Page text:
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Sex is Becoming Old-Fashioned

February 13th, 2020 by dk

When is the best time to bring up bad news? Is it better to drop it into conversation at a random time when it might not be noticed? Or when the topic is already front and center, impossible to ignore?

My family chose the frontal model. On my 16th birthday, my grandfather asked me why I didn’t have a job yet. (I had two by the next day.) During a rough patch in my marriage, I gave my wife a single red rose (thorns and all) inside a clear balloon on Valentine’s Day. It seemed appropriate.

A leopard can’t change its spots. I’m going full frontal here. You may want to gather some Valentine’s chocolates before reading on.

Heteronormatively speaking, men and women are doing without each other at a quickening pace. Americans living without an intimate partner increased from 39 percent to 42 percent over the past decade. More adults reported having no sex in the past year in 2018 than ever before. An alarming 23 percent of Americans under 30 abstained, doubling the rate from a decade ago.

What’s causing the Great American Sex Drought? I’ll venture a guess. Women pick pets and men prefer porn. Both offer more control than any human partner promises.

Men and boys are invited into the realm of fantasy first with combat games and virtual violence. Video games and movies typically feature bodice-rippers drawn straight from a Harlequin romance heritage. Fantasies swirl around having and holding whatever ideal body type they have imagined. Intimate contact in the real world pales.

Women develop their distractions from human intimacy later, but they last longer. How many emotional support animals have masters who are men? Pets offer companionship without judgment. Their needs are easily satisfied by an attentive owner.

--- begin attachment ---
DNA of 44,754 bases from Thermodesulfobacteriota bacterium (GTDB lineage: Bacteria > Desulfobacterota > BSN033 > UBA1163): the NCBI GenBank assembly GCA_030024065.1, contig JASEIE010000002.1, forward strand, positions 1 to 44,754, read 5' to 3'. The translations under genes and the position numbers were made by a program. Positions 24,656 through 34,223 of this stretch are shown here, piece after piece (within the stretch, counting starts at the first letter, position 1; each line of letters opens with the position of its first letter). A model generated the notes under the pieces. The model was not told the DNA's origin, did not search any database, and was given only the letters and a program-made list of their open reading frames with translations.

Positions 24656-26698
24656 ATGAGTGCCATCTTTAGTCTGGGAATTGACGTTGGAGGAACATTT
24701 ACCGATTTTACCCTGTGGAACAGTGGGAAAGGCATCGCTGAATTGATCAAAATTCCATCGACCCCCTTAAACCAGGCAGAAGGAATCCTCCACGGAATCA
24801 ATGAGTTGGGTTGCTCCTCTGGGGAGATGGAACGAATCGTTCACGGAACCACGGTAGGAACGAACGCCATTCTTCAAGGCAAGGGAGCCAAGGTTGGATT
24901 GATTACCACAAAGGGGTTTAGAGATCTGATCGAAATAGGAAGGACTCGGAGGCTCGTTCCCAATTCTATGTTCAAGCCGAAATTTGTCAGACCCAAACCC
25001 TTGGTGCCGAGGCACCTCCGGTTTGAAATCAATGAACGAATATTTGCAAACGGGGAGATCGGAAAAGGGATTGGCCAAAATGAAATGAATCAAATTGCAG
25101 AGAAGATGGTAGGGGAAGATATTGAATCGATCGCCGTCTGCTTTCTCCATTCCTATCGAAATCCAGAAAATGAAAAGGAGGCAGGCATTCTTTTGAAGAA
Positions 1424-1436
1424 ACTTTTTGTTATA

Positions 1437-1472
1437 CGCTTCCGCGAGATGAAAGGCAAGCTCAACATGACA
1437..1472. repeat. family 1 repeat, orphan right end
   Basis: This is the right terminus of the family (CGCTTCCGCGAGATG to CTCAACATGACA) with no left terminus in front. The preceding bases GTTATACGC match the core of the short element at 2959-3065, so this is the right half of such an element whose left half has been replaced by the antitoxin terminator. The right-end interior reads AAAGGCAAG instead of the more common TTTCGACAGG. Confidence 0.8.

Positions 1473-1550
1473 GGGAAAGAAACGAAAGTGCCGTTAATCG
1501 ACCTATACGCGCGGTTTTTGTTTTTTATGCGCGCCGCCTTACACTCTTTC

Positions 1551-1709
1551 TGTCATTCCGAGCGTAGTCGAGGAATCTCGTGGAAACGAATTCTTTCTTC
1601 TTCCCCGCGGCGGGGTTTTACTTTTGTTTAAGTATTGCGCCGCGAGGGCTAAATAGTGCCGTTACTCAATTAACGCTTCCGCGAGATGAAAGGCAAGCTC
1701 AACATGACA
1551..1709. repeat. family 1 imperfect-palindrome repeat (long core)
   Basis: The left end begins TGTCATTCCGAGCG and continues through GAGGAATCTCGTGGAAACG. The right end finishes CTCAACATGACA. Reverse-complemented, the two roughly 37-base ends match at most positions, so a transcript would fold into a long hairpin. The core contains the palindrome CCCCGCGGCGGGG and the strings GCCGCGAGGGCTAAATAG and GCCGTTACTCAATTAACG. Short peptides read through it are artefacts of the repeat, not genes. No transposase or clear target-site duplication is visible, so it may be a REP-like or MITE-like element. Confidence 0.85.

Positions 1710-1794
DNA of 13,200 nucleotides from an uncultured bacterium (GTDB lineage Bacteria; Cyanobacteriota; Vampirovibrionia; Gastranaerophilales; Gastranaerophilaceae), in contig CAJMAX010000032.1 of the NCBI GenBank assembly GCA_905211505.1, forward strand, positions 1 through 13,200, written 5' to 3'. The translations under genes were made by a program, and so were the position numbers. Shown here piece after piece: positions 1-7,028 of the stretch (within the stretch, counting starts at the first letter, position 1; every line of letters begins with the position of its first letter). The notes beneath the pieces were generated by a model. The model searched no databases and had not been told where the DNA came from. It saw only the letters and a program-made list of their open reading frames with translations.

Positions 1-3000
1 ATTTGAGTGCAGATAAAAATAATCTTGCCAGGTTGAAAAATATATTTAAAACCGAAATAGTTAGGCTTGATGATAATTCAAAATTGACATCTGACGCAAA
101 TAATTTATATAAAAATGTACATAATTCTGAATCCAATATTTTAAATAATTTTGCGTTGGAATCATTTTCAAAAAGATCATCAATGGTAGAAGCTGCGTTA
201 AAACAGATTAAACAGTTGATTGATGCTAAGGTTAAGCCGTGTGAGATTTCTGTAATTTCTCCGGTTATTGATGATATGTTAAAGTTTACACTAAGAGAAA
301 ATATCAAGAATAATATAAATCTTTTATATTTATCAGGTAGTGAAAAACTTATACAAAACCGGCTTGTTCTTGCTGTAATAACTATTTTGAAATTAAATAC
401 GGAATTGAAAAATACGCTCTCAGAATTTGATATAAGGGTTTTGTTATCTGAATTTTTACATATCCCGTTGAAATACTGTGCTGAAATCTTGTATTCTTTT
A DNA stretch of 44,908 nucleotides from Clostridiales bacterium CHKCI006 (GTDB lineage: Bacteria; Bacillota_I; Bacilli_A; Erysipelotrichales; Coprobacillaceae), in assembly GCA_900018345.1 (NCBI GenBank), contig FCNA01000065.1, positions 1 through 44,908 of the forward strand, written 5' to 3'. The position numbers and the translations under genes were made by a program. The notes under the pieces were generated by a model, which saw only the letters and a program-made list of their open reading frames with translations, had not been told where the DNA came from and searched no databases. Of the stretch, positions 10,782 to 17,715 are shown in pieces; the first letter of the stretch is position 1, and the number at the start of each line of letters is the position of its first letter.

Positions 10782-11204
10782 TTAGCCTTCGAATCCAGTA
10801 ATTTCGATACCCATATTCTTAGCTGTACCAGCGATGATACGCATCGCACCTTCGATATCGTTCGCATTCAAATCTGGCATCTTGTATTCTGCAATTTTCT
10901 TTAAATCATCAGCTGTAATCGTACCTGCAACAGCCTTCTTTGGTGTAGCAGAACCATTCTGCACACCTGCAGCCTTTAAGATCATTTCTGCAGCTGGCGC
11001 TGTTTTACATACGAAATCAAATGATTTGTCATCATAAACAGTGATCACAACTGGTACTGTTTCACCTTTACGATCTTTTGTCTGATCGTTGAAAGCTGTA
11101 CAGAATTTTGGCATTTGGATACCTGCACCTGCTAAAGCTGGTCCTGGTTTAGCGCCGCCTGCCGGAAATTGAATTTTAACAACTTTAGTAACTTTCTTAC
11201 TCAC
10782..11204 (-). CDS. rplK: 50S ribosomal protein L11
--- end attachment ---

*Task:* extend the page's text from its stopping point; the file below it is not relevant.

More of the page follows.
They resemble men in at least one way. They’ll listen, if that’s what’s required, so long as they are well fed first. But pets won’t hog the dessert if it’s been a bad day, and they’re happy to curl up on the couch with a good rom-com.

What can be done?

Brain scientist Ruth Feldman draws a straight line from motherhood to romantic love in an essay on In “The Biology of Love,” she writes: “Thanks to the parsimony principle of evolution, [the oxytocin-based] system of caregiving also evolved to support other human attachments.”

That’s the good news. Unfortunately, there’s more.

Feldman continues: “The same oxytocin that supports love and kindness, also underlies prejudice, parochialism, and outgroup derogation. … They are all triggered by this 500-million-year-old, nine-amino-acid molecule.”

We wrestle with this deep dichotomy daily.  Feldman calls it “care or scare.” It’s only after we’ve chosen “scare” that our more familiar instinct — “fight or flight” — gets triggered.

Can we talk ourselves out of “scare” and into “care”? That’s probably too difficult for most of us. It might be enough to recognize how the “scare” reflex has served our species, and then to choose “fight” over “flight.”


Don Kahle ( writes a column each Friday for The Register-Guard and blogs at

Aeon essay: “The Biology of Love” by Ruth Feldman (February 13, 2020)

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